Andy Gorchov, the general manager of the Stadium Management Company, which runs Sports Authority Field at Mile High in Denver, where the Broncos play, said his company had received a rebate from Denver Water worth $60,000, or 40 percent of what it paid for a new irrigation control system. His company received $18,000 more in rebates for reducing water use.

“For a facility the size of the stadium, there are a lot of things you have to prioritize in terms of capital upgrades,” Mr. Gorchov said.

Denver Water also paid for toilets that use about 20 percent less water per flush for the stadium’s 144 luxury boxes. With the utility’s financial help, Mr. Gorchov installed moisture sensors under the stadium’s turf and more water meters around the 89-acre site to better track water use.

“It would irritate me when it would rain and the sprinklers would be going, too,” he said.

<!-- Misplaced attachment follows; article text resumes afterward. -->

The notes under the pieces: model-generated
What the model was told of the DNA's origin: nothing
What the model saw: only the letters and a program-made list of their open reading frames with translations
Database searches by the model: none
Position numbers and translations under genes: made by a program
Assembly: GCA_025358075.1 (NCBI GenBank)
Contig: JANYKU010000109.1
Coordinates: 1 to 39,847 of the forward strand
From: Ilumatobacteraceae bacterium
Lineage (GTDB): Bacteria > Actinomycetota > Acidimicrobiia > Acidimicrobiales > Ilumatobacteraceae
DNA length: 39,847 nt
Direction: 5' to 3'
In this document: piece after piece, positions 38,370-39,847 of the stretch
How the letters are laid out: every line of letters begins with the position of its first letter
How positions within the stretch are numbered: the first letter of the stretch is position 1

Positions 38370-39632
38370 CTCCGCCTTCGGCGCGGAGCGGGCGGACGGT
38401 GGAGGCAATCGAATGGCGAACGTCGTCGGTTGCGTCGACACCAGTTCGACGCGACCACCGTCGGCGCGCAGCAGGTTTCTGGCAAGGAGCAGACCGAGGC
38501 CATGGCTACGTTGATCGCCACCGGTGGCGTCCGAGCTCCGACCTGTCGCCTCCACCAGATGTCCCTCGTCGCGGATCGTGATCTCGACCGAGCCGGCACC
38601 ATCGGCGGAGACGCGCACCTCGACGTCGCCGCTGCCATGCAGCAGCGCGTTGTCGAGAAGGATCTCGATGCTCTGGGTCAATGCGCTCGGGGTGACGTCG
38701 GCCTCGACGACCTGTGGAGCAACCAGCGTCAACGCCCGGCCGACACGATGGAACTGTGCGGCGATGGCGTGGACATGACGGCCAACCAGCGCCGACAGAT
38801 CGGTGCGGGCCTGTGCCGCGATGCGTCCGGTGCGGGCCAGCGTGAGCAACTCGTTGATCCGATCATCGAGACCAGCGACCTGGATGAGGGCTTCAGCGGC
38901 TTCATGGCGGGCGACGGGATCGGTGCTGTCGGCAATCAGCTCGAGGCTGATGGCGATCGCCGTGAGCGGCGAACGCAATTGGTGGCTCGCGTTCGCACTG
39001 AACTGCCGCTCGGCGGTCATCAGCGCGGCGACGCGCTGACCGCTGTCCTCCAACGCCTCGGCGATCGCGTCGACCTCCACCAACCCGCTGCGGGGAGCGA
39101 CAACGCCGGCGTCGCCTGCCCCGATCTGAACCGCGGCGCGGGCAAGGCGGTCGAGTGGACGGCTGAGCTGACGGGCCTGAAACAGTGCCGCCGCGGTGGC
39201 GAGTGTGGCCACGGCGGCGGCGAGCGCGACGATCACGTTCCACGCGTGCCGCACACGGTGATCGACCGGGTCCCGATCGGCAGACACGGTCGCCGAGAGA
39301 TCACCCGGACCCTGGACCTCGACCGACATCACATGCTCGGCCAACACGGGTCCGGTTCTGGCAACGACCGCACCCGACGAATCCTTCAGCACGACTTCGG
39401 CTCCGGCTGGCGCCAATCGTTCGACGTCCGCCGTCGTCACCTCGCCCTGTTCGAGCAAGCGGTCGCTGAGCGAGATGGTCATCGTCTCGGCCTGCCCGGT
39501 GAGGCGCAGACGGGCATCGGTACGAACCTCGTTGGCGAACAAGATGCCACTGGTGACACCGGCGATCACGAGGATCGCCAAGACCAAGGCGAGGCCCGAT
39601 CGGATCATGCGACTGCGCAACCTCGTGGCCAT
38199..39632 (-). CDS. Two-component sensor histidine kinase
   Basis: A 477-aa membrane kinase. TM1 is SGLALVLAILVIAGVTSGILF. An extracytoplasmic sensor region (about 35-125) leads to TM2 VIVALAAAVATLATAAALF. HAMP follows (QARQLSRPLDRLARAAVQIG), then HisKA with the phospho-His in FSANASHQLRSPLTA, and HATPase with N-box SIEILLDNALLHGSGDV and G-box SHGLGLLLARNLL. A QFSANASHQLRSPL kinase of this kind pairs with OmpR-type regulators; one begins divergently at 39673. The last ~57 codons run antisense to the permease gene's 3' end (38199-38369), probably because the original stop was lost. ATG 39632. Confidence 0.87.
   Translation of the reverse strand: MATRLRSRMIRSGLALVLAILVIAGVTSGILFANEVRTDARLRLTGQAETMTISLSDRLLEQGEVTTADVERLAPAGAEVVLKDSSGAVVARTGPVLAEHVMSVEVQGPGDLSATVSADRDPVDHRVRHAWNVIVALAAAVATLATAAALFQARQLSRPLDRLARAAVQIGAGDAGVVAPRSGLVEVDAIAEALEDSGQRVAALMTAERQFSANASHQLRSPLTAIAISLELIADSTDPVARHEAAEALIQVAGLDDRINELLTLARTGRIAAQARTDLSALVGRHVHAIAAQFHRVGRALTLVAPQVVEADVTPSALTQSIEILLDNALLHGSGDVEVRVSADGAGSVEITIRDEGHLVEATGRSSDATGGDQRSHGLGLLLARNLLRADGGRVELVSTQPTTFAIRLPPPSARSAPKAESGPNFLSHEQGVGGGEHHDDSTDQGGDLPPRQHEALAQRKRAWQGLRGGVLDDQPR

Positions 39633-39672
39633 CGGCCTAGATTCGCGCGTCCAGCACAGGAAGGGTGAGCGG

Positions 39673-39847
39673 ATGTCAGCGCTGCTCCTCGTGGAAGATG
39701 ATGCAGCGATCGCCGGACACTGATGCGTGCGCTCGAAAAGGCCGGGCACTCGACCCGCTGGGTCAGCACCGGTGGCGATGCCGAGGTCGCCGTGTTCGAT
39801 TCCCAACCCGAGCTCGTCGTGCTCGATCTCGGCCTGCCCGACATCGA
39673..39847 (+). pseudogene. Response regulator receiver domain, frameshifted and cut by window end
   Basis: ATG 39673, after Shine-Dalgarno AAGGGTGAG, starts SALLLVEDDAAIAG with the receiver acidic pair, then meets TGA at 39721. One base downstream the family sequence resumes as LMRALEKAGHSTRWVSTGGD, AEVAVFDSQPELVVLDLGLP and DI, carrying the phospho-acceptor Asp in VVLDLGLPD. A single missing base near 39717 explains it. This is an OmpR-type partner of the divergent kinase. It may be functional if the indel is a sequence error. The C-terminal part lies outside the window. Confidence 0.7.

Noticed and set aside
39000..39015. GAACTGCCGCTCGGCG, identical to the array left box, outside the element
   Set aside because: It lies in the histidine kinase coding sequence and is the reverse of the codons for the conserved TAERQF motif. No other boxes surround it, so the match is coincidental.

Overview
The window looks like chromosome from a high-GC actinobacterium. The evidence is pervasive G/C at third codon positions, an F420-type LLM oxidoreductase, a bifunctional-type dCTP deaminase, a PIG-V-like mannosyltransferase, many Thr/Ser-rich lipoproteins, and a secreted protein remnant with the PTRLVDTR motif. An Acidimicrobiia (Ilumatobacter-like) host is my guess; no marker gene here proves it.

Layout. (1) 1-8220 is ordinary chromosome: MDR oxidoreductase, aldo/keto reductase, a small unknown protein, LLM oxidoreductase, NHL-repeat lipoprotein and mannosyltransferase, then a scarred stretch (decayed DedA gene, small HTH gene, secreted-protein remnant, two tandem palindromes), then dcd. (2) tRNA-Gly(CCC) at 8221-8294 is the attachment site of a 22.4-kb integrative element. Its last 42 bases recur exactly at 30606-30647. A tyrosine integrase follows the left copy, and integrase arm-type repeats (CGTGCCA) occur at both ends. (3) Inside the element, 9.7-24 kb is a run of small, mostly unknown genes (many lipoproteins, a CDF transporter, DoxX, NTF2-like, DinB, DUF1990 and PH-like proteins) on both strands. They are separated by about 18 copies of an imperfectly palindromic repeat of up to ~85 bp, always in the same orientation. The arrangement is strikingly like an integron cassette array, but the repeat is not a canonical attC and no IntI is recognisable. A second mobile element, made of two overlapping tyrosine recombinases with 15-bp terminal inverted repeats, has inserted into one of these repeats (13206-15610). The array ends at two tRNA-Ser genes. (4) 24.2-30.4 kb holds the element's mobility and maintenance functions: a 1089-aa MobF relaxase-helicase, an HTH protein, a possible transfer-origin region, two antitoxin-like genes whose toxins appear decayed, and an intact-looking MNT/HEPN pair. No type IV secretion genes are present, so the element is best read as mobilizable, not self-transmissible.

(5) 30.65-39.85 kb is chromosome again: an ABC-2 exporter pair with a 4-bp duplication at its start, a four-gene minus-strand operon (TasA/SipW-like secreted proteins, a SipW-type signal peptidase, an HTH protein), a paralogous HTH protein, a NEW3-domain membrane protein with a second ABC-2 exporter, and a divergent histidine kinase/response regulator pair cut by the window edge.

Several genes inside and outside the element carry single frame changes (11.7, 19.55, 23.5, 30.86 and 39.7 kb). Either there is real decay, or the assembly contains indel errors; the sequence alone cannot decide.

Stadiums in California, where much of the state is experiencing severe drought, have even bigger challenges. At the San Francisco 49ers’ new home in Santa Clara, which opened this summer, 85 percent of the water used is recycled water.

The Anschutz Entertainment Group, which runs dozens of venues around the world, including the Staples Center in Los Angeles, said it had already exceeded its goal of reducing water consumption per attendee by 20 percent by 2020.

The Staples Center, one of the busiest arenas in the world, conducted an energy audit and found that each of its 178 urinals used 44,000 gallons a year. By replacing them with waterless urinals, AEG said, it has saved more than seven million gallons a year and $28,200 annually.

The company has taken similar steps at the Rabobank Arena in Bakersfield, Calif., where 516 toilets, urinals, faucets and shower heads were replaced, saving about one million gallons of water a year. At the StubHub Center in Carson, Calif., recycled water is used to irrigate playing fields, while at Citizens Business Bank Arena in Ontario, Calif., reclaimed water is supplied to the cooling towers, saving about 115,000 gallons of potable water each week.